One of the voices that gained traction in relation to the spy attack story belongs to former British diplomat Craig Murray, who took exception to the speed with which Russia was declared responsible. Picking up on the government line that the toxin was “of a type developed by Russia” he penned a blog entitled: “Of a type developed by liars” building on his previous piece “Russian to judgement” which contained numerous allegations, including that “Israel has a clear motivation for damaging the Russian reputation so grievously”. Murray’s work was picked up by left-wing news outlet The Canary and Evolve Politics, among others. The latter also quoted Annie Machon, a former MI5 agent who has previously supported 9/11 conspiracy theories.

Murray’s view soon entered the mainstream, with the Guardian referencing it and one Labour MP sharing a Murray tweet declaring: “Wow, if this is true Theresa May has some very serious questions to answer”. The spotlight on Murray’s theories was a worrying development given that not long before, Murray, had been speculating about another matter.

After the Labour MP John Woodcock introduced to Parliament an Early Day Motion that unequivocally accepts the Russian state’s culpability for the poisoning, Murray tweeted: “Remarkable correlation between Labour MPs who attacked Corbyn in EDM wanting no investigation into Salisbury before firmly attributing blame, and parliamentary Labour friends of Israel, I wonder why?” One can read into this statement what one wants, but to me it seemed to imply that rushing to judgement on Moscow might benefit MPs supportive of Israel, which in conspiracy world are in its pay. Certainly that’s what a number of online hounds sniffed. But rather than one type of conspiracy, Murray was apparently pointing to another. “A conspiracy to attack the leadership of Jeremy Cobyn, perhaps. If you think I was accusing them of being part of a conspiracy to kill Skripal, you are daft,” he tweeted. In short, he seems to be saying, whilst there was not a conspiracy of MPs to be a part of any plot to kill the double agent, the EDM “perhaps” represented a conspiracy to attack the leadership of Jeremy Corbyn. 

Others were bolder. One Labour activist, writing about the aforementioned EDM, declared it was “worth noting one of the people sponsoring this motion is a named CIA asset”. Though unspecified, the asset referred to was believed by some to be Ruth Smeeth MP. This seemingly centres on Smeeth being named in a single diplomatic cable from 2009, released by Wikileaks, in reference to her views, when a parliamentary candidate, about an early election being called by Gordon Brown. 

Entirely unrelated to these particular tweets or Murray’s writing, Smeeth also happens to be an MP who has spoken out about antisemitism, and was forced to accept police protection following antisemitic abuse she has received online. She and another MP, John Mann, have both received antisemitic death threats. I stood next to Mann at Labour party conference as a delegate berated him, calling him a CIA agent for taking on this “antisemitism nonsense”. For me, this interaction underlined the causality between some conspiracy theories and antisemitic activity (Mann is not Jewish, but has been a prominent opponent of antisemitism in the party).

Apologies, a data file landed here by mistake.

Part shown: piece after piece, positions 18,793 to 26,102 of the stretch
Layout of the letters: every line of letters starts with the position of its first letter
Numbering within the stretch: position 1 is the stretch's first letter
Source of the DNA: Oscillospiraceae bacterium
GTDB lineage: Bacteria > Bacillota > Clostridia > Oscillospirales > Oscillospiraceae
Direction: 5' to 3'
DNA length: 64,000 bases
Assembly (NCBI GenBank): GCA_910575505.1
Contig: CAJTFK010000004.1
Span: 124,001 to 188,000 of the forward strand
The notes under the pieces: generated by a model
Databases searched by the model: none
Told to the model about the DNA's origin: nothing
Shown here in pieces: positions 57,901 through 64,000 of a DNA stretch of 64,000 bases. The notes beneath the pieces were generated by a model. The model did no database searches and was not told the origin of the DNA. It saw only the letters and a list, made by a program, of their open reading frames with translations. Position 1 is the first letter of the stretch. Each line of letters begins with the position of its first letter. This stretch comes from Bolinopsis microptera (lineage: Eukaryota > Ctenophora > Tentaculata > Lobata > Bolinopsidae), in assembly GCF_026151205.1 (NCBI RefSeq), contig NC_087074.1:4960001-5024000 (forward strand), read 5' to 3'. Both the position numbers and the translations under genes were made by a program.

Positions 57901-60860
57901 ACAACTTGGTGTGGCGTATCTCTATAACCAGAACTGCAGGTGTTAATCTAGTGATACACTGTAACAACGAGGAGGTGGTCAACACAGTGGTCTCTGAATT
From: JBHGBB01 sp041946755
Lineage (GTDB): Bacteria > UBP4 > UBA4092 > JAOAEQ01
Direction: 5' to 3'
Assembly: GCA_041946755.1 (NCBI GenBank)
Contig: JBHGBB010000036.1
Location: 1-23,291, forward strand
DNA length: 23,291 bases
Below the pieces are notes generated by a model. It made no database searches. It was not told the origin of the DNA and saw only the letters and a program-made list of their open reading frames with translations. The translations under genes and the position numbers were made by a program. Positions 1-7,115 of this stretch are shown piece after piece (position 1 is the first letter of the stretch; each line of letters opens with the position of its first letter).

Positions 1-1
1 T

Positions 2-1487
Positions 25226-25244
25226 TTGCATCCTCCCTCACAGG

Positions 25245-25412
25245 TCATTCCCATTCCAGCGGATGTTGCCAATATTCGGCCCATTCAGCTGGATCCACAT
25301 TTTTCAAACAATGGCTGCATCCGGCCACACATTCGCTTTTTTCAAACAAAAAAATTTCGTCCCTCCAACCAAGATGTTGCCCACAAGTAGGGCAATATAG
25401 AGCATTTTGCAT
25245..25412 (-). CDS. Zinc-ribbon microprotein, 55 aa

Though it is difficult to reduce to a simple guide, allegations of Israeli conduct that draw on classic antisemitic tropes should be avoided. In recent years this has included suggestions of “organ harvesting” which draw on the antisemitic blood libel, or those that speculate about political control, such as suggestions that “the Israeli tail wags the US dog.”

Certainly, the centrality of Israel to conspiracy theory has a long history. In Mein Kampf, Hitler alleged: “All they want is a central organisation for their international world swindler, endowed with its own sovereign rights and removed from the intervention of other states.” Of course, this type of global antisemitic conspiracy theory predates Hitler. The antisemitic hoax, the Protocols of the Elders of Zion, is decades older. Russian in origin, it purported to reveal a meeting of Jews seeking to manipulate governments, foment war and subvert the morals of society. Today, we see a similar sentiment. Indeed, Russian president Vladimir Putin suggested that Jews, or other ethnic minorities, might be behind electoral interference in America. A US lawmaker recently blamed a Jewish elite for controlling the weather and closer to home, one of the Twitter accounts that popularised the Corbyn hat conspiracy, has also shared antisemitic conspiracy theories.

With conspiracy theories transposing from the far right to the extreme left online, it is unsurprising that before long Rothschild conspiracy (secret Jewish plot) memes were posted on Labour party supporter and other forums in relation to the Salisbury poisoning. Indeed, antisemitism itself tends to attract the acrid smell of conspiracy theory. When such an act is alleged, cries of “smears” and “witch hunt” follow. Only recently, The Times reported on an MIT study which revealed that a false-news tweet is 70 per cent more likely to be retweeted than a true story. Maybe this is why allegations of Mossad collaboration with Nazis or Hitler’s support for Zionism have been so widespread.

People cannot necessarily be held responsible for falling for conspiracy theories. Trust in government is at an all-time low. Spin, scandal and economic sorrow have left people looking for alternative heroes and whomever is deemed most reliable on social media timelines will do. Conspiracy theories play into prejudices. They empower and embolden people to feel a step ahead, they provide a scapegoat and a self-satisfying rebuttal loop. Those that do know better meanwhile are perhaps worried to tackle others for fear of attack, hope for better times ahead or most worryingly, see populist conspiracy as a Trumpian route to power.

Last week, we helped organise the first ever one man show in parliament: Marlon Solomon, who will return to Edinburgh with his show “Conspiracy Theory: A Lizard’s Tale” this year. As he reminded us this week, it wasn’t so long ago that a Labour MP was stabbed to death by someone with a warped view of reality. Obsessive and distorted hatred of Israel and Jews has an effect. Conspiracy theories matter. They have real-life consequences for people. It is incumbent upon leaders across the political spectrum not to normalise or sanitise conspiracy theories, or conspiratorial antisemitism, nor to allow us to think we can “trust no one”. But then, as the conspiracists will tell you, I would say that, wouldn’t I?

Danny Stone MBE is the director of the Antisemitism Policy Trust.